congressional-staffers

Russia Portfolio Comes in Handy for Senate Staffer
Shaheen aide Naz Durakoglu comes via Atlantic Council, State Dept., House

Naz Durakoglu is a senior foreign policy adviser to New Hampshire Sen. Jeanne Shaheen. (Screenshot, Middle East Institute)

Naz Durakoglu started her new job working for Sen. Jeanne Shaheen in early June, shortly after the New Hampshire Democrat had pushed to add Russia sanctions to an Iran sanctions bill as it moved through the Foreign Relations Committee.

But after Senate Foreign Relations Chairman Bob Corker of Tennessee said he would move ahead with a bipartisan effort to tighten sanctions against Moscow, Shaheen withdrew her amendments. The timing, though, put Durakoglu, as a senior foreign policy adviser to Shaheen, in the middle of discussions about how to respond to Russia’s efforts to meddle in the 2016 election.

D.C. Books Bring D.C. Women Together
Staffer Krista Harvey kicked off women’s book club this year

Krista Harvey, center, organized the first women's book club in April. (Courtesy Tess Glancey)

When one group of Washington women found out the new White House chief of staff read the C.S. Forester novel “The General” every time he was promoted during his career, they put the book next on their reading list.

Their book club is a non-political, unstructured, low-pressure space for book lovers and networking women founded by a Capitol Hill staffer looking for just that.

Zack Barth ‘Not Living in Fear’ After Congressional Baseball Shooting
Hill staffer talks about his shooter, his faith and life afterward

Zack Barth, an aide to Texas Rep. Roger Williams, was wounded in the leg during the shooting at the Republicans’ baseball practice in Arlington, Va., on June 14. (Tom Williams/CQ Roll Call)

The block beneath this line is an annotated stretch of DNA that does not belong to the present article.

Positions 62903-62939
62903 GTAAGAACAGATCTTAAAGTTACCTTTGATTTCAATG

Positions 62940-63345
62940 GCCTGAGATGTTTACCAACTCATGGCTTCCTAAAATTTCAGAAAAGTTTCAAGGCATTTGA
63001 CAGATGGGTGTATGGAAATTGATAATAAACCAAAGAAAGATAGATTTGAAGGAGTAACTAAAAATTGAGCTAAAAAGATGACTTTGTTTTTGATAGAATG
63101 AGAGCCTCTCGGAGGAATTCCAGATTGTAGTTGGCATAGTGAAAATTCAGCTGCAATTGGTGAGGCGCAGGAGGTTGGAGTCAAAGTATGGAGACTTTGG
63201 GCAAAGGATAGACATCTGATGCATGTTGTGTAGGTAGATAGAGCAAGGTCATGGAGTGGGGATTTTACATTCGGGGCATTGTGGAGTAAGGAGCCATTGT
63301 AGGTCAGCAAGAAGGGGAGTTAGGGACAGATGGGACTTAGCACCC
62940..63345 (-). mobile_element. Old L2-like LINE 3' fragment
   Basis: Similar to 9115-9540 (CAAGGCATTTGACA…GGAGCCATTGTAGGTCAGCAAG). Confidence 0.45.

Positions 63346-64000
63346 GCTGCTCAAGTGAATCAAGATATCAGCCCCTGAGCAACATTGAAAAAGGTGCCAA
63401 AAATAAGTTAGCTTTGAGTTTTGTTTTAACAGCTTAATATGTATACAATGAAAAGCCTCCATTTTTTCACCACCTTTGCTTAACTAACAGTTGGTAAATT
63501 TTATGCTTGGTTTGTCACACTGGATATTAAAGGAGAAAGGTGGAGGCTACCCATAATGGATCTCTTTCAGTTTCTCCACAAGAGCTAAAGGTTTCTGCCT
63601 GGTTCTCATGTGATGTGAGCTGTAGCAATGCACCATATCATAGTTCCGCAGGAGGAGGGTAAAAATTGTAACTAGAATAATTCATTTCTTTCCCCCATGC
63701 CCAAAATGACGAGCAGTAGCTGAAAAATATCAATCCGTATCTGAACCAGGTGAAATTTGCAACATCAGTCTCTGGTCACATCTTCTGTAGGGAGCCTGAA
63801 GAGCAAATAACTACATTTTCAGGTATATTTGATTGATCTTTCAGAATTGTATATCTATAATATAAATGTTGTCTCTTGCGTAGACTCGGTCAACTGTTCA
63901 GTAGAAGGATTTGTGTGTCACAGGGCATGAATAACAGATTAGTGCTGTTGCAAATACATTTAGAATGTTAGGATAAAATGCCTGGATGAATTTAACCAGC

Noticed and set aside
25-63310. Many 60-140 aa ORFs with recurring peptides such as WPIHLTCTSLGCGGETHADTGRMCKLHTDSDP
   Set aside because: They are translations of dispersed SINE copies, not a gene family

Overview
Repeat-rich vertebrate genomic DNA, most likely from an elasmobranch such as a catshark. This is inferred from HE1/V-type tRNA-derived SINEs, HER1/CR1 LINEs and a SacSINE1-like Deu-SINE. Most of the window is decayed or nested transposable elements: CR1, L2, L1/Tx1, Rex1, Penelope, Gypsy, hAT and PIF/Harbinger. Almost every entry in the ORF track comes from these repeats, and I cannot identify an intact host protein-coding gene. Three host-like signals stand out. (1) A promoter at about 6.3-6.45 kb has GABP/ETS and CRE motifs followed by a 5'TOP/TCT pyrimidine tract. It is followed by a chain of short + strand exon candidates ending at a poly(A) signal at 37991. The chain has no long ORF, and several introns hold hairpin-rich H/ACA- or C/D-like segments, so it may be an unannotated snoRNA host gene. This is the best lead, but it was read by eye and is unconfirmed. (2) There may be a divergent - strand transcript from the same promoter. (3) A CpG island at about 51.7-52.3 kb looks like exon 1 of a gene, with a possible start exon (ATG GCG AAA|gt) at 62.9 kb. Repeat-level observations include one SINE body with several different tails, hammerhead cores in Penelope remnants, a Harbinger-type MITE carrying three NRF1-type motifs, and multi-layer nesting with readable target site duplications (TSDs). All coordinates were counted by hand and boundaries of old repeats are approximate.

Zack Barth was never supposed to be dodging bullets in the outfield.

His job was to feed fly balls back to the infield for Republican lawmakers during an early-morning baseball practice ahead of the annual Congressional Baseball Game against the Democrats.

Ethics Committee Extending Conyers Review
OCE recommends panel investigate $50,000 paid to staffer on leave

The House Ethics Committee is looking into whether Michigan Rep. John Conyers Jr. paid a longtime staffer part of her salary while not performing official duties. (Tom Williams/CQ Roll Call File Photo)

The House Ethics Committee announced Wednesday it would extend its review of an inquiry into whether Michigan Democratic Rep. John Conyers Jr. paid a longtime aide more than $50,000 over a four-month period when the staffer might not have conducted official business.

A report from May by the Office of Congressional Ethics, with which the inquiry originated, detailed Conyers’ decision to place his then-chief of staff Cynthia Martin on leave without pay after she pleaded guilty to a misdemeanor on March 30, 2016.

Congress Is Broken, and Staff Members Know Why
Survey reveals dissatisfaction with key performance measures

Staff members rated key areas of congressional dysfunction in a survey released Tuesday, including the low level of staff experience, a lack of time for members to focus on important issues and a paucity of access to nonpartisan reports. (Tom Williams/CQ Roll Call)

Members of Congress will return in September to a glut of complex and technically challenging tasks, including tax policy, the debt ceiling, and Russian meddling in the 2016 election.